The basic idea of the setting is that the old theory of light propagation that said that there was a “luminiferous ether” (which was the medium that the waves that make up light propagate through) proved to be true instead of relativity and quantum mechanics as in our real universe. Thomas Edison used this ether to develop a type of motor that could propel a vehicle through the void between worlds, and made an historic voyage to Mars (the Moon was difficult to reach for a number of reasons, and in fact the sample scenario in the Space 1889 rulebook is centered around the first voyage to the Moon). There, he discovered an ancient, decaying civilization of Martians whose cities lay on a network of canals. These Martians traveled between their cities in flying ships made with a special type of wood called “liftwood”, lumbered from certain trees found high in the Martian hills. The Martians had developed two different ways of propelling these sky galleons, either by a complex arrangement of sails (“kites”) or by an arrangement of turncranks powering an aerial screw through a flywheel system (“screw galleys”).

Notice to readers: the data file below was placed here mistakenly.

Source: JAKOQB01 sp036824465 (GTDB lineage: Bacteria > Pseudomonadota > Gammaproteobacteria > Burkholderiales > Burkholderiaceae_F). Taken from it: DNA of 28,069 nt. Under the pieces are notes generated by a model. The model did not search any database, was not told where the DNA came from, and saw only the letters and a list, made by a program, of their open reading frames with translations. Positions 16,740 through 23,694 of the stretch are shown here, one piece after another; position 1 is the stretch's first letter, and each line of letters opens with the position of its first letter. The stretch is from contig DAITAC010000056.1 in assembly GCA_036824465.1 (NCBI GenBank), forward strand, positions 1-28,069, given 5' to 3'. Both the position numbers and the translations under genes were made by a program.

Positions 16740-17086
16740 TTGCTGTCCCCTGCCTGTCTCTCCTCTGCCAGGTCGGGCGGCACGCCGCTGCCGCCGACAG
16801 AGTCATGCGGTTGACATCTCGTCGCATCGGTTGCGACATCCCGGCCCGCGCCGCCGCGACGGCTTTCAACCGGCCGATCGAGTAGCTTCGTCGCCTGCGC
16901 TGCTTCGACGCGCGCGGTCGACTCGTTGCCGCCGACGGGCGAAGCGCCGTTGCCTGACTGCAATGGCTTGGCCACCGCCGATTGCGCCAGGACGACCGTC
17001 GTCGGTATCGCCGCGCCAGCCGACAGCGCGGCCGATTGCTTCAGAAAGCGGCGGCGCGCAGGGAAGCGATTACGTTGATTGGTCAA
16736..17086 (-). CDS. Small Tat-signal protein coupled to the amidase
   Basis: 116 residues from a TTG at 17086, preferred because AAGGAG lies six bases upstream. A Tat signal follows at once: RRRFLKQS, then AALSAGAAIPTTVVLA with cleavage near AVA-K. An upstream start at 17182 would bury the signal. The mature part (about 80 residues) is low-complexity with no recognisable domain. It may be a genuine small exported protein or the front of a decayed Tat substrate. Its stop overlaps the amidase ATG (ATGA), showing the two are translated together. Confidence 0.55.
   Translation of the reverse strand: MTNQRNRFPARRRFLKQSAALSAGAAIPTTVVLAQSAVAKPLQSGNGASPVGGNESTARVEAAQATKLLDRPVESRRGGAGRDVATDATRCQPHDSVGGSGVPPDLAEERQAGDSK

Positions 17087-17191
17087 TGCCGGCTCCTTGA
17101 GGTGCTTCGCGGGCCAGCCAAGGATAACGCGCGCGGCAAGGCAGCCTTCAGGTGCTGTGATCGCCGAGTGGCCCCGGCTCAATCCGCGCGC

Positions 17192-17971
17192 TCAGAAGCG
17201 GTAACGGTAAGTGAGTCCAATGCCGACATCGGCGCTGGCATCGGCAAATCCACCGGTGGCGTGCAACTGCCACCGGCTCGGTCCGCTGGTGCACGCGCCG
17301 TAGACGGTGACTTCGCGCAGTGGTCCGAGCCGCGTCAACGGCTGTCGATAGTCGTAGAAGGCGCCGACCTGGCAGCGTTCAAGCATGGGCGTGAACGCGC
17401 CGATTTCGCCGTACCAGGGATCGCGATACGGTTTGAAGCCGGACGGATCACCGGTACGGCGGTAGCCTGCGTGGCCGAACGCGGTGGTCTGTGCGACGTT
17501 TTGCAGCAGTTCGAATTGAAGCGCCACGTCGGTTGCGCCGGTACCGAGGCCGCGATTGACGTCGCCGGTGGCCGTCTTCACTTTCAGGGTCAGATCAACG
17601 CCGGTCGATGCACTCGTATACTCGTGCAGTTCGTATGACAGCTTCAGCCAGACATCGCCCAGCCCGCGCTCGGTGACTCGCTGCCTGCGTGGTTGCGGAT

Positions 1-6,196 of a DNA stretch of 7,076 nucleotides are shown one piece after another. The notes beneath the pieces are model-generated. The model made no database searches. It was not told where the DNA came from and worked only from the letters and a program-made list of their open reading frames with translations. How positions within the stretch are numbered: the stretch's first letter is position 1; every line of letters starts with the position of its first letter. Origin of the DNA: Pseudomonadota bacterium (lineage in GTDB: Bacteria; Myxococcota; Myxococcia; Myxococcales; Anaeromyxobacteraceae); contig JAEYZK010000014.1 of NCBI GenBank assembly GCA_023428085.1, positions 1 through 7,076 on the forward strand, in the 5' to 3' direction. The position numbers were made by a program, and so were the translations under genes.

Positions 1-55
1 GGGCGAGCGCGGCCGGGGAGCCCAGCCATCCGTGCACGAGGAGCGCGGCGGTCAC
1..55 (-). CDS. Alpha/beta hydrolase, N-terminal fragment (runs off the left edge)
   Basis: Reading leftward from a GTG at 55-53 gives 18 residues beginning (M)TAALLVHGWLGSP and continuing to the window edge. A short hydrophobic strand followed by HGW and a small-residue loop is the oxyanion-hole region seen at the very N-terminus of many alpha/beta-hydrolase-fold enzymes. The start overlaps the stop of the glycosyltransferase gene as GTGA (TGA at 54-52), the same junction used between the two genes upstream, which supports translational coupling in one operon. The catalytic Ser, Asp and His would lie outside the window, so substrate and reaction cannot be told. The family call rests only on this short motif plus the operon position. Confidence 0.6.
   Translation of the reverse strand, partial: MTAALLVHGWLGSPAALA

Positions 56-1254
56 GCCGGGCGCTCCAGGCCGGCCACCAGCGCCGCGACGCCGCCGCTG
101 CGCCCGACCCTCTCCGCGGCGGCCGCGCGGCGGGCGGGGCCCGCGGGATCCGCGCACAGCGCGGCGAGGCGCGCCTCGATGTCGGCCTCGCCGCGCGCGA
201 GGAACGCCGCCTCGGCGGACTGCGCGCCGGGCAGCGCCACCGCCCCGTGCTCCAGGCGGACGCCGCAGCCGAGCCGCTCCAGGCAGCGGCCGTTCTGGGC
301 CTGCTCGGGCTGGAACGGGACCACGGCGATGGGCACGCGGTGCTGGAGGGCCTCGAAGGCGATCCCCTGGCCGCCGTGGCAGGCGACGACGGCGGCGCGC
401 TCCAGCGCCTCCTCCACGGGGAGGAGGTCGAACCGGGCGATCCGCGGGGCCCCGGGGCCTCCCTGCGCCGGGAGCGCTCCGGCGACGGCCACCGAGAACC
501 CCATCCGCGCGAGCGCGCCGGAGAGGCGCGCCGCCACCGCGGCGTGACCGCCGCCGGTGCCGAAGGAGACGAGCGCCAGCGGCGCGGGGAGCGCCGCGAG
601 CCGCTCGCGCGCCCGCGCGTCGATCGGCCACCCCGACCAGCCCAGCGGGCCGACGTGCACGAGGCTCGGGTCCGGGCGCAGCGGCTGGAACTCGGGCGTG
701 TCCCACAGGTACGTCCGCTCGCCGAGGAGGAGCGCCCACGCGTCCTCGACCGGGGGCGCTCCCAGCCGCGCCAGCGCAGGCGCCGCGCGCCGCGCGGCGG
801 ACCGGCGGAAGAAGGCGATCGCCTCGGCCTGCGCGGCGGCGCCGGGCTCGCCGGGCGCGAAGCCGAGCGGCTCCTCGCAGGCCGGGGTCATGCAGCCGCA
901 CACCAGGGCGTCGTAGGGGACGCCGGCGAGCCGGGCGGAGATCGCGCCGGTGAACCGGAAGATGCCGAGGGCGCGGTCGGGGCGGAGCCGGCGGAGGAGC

Of course, the European powers quickly colonized Mars, the British setting up a colonial government at Syrtis Major and the Belgians at Copratia. The British colony is described in terms that make it clearly similar to India in our world, while the Belgian Coprates is similar to the Congo (and the Belgians are quite as ruthless on Mars as they were in their African colonies). As later products made clear, the colonial experience on Earth is largely similar to that in our own history. The Europeans, of course, had steam engines, which they quickly applied to their own aerial flyers, along with giving them ironclad hulls.